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Faculty Detail    
Name CHRISTINE ANGELA CURCIO
 
Campus Address VH 3RD Zip 0019
Phone 205-996-8682
E-mail curcio@uab.edu
Other websites
     


Faculty Appointment(s)
Appointment Type Department Division Rank
Primary  Ophthalmology  Ophthalmology Professor
Secondary  Cell, Developmntl, & Integrative Biology  Cell, Developmntl, & Integrative Biology Professor
Center  Pathology   Cell Adhesion & Matrix Research Center Professor
Center  Center for Aging  COMPREHENSIVE CTR FOR HEALTHY AGING Professor
Center  General Clinical Research Center  Comprehensive Neuroscience Center Professor
Center  General Clinical Research Center  Ctr for Clinical & Translational Sci Professor
Center  Medicine  Ctr Cardiovasc Bio Professor

Graduate Biomedical Sciences Affiliations
Neuroscience Graduate Program 
Neurosciences 

Biographical Sketch 
Christine A. Curcio, Ph.D., Associate Professor of Ophthalmology, has secondary appointments in the Department of Physiological Optics and the Department of Cell Biology and Anatomy. She is also a member of the Center for Aging and the Vision Science Research Center. She obtained her undergraduate degree from Brown University in 1972, attended graduate school at the University of Wisconsin, and received a doctorate in anatomy from the University of Rochester in 1981. She continued her work in morphometry of aging brain as a post-doctoral fellow at Boston University School of Medicine from 1981-1984. As a member of the research faculty in the Department of Biological Structure at the University of Washington (1984-1990), she began her work on the organization of human retina in the laboratory of Anita Hendrickson, Ph.D. She joined the Department of Ophthalmology at U.A.B. in 1990.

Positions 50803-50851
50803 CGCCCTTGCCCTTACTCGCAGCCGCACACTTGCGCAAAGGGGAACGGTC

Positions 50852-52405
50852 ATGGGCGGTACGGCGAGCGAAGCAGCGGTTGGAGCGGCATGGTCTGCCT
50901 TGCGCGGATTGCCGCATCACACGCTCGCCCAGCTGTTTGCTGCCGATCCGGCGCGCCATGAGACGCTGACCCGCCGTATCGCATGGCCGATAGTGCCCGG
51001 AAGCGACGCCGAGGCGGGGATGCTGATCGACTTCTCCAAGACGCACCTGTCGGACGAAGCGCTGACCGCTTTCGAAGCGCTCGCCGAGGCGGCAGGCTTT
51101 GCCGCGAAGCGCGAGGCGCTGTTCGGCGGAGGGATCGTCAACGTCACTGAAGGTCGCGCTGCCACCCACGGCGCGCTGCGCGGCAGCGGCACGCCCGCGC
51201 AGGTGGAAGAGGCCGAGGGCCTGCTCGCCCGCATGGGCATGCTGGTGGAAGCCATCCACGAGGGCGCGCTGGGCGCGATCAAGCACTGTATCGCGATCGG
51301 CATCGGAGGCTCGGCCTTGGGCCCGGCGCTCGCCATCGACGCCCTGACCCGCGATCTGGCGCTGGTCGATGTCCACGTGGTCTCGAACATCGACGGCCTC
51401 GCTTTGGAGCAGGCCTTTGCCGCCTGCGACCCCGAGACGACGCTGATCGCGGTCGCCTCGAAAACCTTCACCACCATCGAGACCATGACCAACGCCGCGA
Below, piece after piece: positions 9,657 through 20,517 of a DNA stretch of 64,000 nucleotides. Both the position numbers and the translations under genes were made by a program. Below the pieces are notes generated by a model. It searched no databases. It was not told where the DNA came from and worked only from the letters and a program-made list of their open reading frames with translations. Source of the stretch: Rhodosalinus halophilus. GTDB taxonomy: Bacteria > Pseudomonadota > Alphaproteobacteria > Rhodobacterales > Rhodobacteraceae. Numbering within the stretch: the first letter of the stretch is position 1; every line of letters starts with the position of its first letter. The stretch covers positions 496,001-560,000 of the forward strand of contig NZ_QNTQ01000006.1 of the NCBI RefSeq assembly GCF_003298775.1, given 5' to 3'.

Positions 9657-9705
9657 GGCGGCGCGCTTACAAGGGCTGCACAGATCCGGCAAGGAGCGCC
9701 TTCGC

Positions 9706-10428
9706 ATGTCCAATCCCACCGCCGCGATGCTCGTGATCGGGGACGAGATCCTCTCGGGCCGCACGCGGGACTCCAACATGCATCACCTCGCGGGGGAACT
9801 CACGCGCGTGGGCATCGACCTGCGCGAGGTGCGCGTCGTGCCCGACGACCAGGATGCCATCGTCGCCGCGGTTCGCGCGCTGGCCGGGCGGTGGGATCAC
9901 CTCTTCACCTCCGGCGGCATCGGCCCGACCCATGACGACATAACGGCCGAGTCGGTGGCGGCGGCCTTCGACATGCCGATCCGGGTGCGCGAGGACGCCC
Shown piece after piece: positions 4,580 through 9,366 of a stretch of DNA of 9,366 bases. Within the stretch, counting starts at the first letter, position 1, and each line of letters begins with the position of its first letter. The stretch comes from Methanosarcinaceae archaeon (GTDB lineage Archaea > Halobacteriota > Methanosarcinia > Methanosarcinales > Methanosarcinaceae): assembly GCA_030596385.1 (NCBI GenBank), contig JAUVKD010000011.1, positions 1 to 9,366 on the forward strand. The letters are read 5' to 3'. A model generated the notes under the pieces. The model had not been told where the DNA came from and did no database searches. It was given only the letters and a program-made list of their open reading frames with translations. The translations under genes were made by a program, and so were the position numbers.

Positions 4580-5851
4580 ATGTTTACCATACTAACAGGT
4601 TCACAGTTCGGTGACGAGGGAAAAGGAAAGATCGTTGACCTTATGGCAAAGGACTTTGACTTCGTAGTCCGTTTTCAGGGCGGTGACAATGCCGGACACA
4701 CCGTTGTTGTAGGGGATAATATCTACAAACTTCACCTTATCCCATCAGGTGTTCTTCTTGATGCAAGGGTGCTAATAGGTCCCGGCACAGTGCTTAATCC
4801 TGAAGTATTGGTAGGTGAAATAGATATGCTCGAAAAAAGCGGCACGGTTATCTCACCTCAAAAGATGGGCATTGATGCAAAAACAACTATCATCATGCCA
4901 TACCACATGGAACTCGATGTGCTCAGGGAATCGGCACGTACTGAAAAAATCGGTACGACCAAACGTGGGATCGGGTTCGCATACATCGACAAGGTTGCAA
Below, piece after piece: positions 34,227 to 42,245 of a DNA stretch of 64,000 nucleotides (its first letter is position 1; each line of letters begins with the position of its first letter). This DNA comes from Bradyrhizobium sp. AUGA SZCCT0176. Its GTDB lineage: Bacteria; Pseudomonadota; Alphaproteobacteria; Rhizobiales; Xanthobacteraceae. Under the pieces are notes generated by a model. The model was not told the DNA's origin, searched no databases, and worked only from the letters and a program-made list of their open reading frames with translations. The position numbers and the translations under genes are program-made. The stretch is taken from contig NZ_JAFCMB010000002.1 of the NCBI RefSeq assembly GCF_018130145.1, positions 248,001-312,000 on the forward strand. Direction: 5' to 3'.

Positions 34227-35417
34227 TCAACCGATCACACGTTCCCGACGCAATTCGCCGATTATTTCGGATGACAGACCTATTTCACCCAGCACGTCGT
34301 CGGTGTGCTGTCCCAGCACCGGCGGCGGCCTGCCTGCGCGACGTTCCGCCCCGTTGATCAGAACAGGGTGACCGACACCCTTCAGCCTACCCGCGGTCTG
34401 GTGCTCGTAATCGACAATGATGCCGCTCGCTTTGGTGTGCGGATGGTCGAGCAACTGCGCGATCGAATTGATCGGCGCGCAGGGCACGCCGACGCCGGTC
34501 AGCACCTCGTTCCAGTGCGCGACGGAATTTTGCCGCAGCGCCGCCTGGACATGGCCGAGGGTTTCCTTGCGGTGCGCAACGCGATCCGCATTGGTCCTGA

Research/Clinical Interest
Title
Description
Dr. Curcio's research interests include retinal organization, aging, and age-related macular degeneration (ARMD), which is the leading cause of new vision loss in the elderly. No animal model exhibits the full range of ARMD pathology, and therefore careful analysis of human donor eyes is essential for guiding informed development of new models. Through the Alabama Eye Bank, Dr. Curcio's lab has access to a large source of rapidly preserved human donor eyes in the age range with high prevalence of ARMD. Investigative techniques include histopathology, morphometry, immunocytochemistry, lipid histochemistry, and electron microscopy.